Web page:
People protested across France on Thursday against President Emmanuel Macron's economic reforms but low turnout suggested that resistance to an agenda seen as too pro-business was losing steam.
The demonstrations are the fourth in a series launched in September that have done little to dent the president's ambitions, given his hefty majority in parliament.
"Macron and the bosses are waging a social war, let's plan the counterattack", read a banner of the far-left Lutte Ouvriere (Workers' Struggle) party in Paris, where about 8,000 people turned out, according to police.
That compared with about 200,000 who participated in a September 12 protest.
The Force Ouvriere union, one of France's largest, backed the demos for the first time, having previously shown a wait-and-see attitude toward the centrist Macron government.
But in a sign of continued division between France's unions Force Ouvriere held a separate demonstration in Marseille to the main leftist CGT union.
Leftist leader Jean-Luc Melenchon believes that lack of unity between unions is one of the reasons why the movement has failed to stop Macron's reforms.
"Union division has cost us dearly as well as the separation of unions from politics," said Melenchon. "There are thousands, millions of political militants ready for action but only on the condition that we call on them to act."
Head of the CGT union Philippe Martinez agreed: "When unions are united we have a better chance of succeeding."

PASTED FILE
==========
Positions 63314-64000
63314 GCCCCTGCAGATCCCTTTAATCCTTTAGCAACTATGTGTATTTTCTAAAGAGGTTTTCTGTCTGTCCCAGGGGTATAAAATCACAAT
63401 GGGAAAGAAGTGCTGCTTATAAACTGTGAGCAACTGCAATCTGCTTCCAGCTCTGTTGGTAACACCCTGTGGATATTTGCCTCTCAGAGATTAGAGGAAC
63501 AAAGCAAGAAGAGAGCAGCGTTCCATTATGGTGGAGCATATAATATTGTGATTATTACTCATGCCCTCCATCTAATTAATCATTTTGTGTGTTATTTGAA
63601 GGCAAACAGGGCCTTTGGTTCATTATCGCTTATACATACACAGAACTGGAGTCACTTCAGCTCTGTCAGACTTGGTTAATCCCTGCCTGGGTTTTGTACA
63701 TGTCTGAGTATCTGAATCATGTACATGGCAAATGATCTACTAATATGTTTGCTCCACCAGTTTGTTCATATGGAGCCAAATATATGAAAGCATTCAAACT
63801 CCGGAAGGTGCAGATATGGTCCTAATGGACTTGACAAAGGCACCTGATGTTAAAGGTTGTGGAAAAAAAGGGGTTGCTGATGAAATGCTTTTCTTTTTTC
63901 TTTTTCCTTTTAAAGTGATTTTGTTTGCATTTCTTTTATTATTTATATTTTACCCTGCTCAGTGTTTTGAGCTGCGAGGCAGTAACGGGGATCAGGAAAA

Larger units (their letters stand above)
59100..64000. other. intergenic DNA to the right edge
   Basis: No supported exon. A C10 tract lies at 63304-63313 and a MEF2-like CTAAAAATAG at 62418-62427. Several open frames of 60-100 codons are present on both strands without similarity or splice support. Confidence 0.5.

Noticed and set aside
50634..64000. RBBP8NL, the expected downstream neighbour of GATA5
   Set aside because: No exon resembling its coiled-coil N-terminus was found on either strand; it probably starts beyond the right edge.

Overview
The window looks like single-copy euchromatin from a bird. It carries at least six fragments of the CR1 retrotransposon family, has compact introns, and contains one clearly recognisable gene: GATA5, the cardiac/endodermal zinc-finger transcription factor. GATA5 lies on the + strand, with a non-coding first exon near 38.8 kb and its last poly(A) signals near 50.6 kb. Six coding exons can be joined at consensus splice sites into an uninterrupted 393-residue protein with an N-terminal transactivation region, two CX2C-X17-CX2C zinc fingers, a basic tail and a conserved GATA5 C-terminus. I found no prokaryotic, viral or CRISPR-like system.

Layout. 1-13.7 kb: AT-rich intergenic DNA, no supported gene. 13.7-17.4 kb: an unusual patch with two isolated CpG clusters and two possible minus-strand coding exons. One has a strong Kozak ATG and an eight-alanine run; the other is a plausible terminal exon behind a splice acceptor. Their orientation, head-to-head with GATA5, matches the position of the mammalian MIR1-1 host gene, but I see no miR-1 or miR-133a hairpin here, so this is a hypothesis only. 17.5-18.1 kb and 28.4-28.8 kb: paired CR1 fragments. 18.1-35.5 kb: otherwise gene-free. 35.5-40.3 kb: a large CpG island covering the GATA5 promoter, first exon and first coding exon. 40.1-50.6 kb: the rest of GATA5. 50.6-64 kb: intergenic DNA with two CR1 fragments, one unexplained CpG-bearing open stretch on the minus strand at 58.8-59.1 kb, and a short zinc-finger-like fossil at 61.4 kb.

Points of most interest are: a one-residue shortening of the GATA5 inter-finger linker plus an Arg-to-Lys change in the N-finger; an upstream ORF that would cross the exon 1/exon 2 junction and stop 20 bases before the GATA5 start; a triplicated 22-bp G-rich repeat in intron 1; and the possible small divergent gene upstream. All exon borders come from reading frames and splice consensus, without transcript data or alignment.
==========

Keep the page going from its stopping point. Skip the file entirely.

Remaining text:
So too if France's opposition on the left was united. But with the Socialist party in disarray and many on the left unwilling to back Melenchon's more radical France Insoumise party, there is no clear political opposition to Macron.
Laurent Neumann, political commentator for BFM TV said the weak mobilization against Macron was also down to the lack of a clear cause.
"When you tell people to come and protest against "liberal reforms", what are "liberal reforms"? There are many subjects and many to come but that doesn't make a clear call to strike," said Neumann.
Another reason for the lack of numbers on Thursday was due to the failure of students to back the protests in big numbers as unions had hoped.
Macron claims to have a mandate for change after handily winning the presidency in May and leading his centrist Republic on the Move party to a sweeping victory in the June parliamentary elections.
The government says its overhaul of labour laws is necessary to lower unemployment, which is stuck at around 9.6 percent -- about twice that of Britain or Germany -- but opponents accuse Macron of trampling on cherished workers' rights.
Macron has scored major legislative triumphs including flagship reforms to France's complex labour code, which took effect in September after he used executive decrees to push them through.
The strikes and street protests sparked by the labour reforms paled in comparison with those that have thwarted similar attempts by Macron's predecessors.
Nearly 400,000 turned out against president Francois Hollande in March 2016 at the height of protests against his reform efforts.
Additional sensitive changes -- of the unemployment benefits system and pensions -- are on Macron's frenetic agenda.
In the southern city of Marseille, the radical-left firebrand Jean-Luc Melenchon said "thousands, millions of political activists... are ready to spring into action."
But even Melenchon, head of the France Insoumise (France Unbowed) party, acknowledged recently that Macron "has the upper hand, for now".
Protests were also held in dozens of other cities including Lyon, Nantes, Bordeaux and Strasbourg.